In defence of nuclear power

Yesterday I wrote a post in defence of offshore wind. Today I feel compelled to write in defence of nuclear power. I do not see any contradiction here – both are major climate mitigation options that can play a substantial role in decarbonising the UK economy. Ironically, however, today’s attack on nuclear comes from environmentalists, many of whom have devoted years of their lives to raising awareness of the threat from climate change and seem unable to appreciate the harm they are currently doing.

At issue is a press release I received this morning via email entitled ‘Lawyers send complaint to the European Commission about subsidies for nuclear power’. I cannot find it online to add a link, but earlier material from the group responsible, an outfit called ‘Energy Fair’, may be found here. The release begins:

A formal complaint about subsidies for nuclear power has been sent to the European Commission. If it is upheld, it unlikely that any new nuclear power stations will be built in the UK or elsewhere in the EU. The complaint may be followed by legal action in the courts or actions by politicians to reduce or remove subsidies for nuclear power.

It further alleges that nuclear operators are not “properly insured”, and that

if nuclear operators were fully insured against the cost of nuclear disasters like those at Chernobyl and Fukushima, the price of nuclear electricity would rise by at least 14 Eurocents per kWh and perhaps as much as 2.36 Euros, depending on assumptions made. Even with the minimum increase, nuclear electricity would become quite uncompetitive.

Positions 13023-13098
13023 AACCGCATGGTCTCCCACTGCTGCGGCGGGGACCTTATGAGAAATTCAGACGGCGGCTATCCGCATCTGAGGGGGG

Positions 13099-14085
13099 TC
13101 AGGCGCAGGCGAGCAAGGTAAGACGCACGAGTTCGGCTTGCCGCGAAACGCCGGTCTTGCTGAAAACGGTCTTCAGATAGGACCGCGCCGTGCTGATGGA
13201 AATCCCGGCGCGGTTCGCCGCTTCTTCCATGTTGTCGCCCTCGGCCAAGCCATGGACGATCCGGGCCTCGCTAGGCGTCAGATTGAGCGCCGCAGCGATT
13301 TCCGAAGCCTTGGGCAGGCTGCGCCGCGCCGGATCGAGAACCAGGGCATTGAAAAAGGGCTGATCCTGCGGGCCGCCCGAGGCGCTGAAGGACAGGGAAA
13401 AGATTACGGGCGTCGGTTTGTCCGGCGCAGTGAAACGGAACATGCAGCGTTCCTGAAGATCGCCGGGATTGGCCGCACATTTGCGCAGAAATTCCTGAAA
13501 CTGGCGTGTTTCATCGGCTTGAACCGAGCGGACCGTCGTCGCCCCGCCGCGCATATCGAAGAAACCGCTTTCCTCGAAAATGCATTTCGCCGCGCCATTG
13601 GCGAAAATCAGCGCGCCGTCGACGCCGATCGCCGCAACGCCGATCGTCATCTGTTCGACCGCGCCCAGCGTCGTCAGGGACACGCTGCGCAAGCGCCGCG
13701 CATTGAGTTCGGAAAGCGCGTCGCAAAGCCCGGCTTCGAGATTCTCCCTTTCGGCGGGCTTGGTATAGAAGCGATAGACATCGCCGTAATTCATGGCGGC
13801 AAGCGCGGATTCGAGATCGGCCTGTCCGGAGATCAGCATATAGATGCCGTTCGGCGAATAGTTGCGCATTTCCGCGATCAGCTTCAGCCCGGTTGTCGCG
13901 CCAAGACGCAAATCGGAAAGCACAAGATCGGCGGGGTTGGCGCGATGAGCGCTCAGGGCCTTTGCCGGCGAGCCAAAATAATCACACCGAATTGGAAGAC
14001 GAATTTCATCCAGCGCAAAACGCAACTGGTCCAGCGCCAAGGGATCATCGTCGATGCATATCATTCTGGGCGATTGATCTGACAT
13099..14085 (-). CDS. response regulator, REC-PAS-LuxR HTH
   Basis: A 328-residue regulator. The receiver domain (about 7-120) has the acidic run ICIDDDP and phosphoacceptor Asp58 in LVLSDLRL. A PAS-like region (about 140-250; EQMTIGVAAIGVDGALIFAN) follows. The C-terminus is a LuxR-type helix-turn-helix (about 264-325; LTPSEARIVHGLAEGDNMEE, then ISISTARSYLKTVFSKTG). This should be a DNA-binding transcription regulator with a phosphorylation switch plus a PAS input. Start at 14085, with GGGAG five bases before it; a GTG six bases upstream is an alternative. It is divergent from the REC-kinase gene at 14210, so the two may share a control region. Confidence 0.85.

At this point, you may be wondering – like I was – who Energy Fair actually is, and who might be behind this legal challenge. The press release states that

Lawyer Dr Dörte Fouquet, with a lawyer colleague, has prepared the formal complaint to the European Commission on behalf of Energy Fair and other environmental groups and environmentalists

and (with admirable openness) reveals that Dr Fouquet is actually Director of the European Renewable Energies Federation, whilst others of the supporters also have commercial interests in the renewables sector. These include Jeremy Leggett from the company SolarCentury, whilst the originator of the press release, a Dr Gerry Wolff, is involved in the Desertec solar initiative in North Africa.

In other words, what Energy Fair seems to represent is an effort from one heavily-subsidised industry to attack presumed subsidies in another – hardly very ‘fair’. It is disappointing that members of what I call the ‘Green orthodox church’ (those of a certain age who have never had an open mind on nuclear and never will, like Leggett, Jonathon Porritt and Tom Burke) have joined this effort despite the unacknowledged commercial conflict of interest. And it is particularly disappointing to see Friends of the Earth also on the list, and to see Mike Childs from FoE quoted at length in the press release.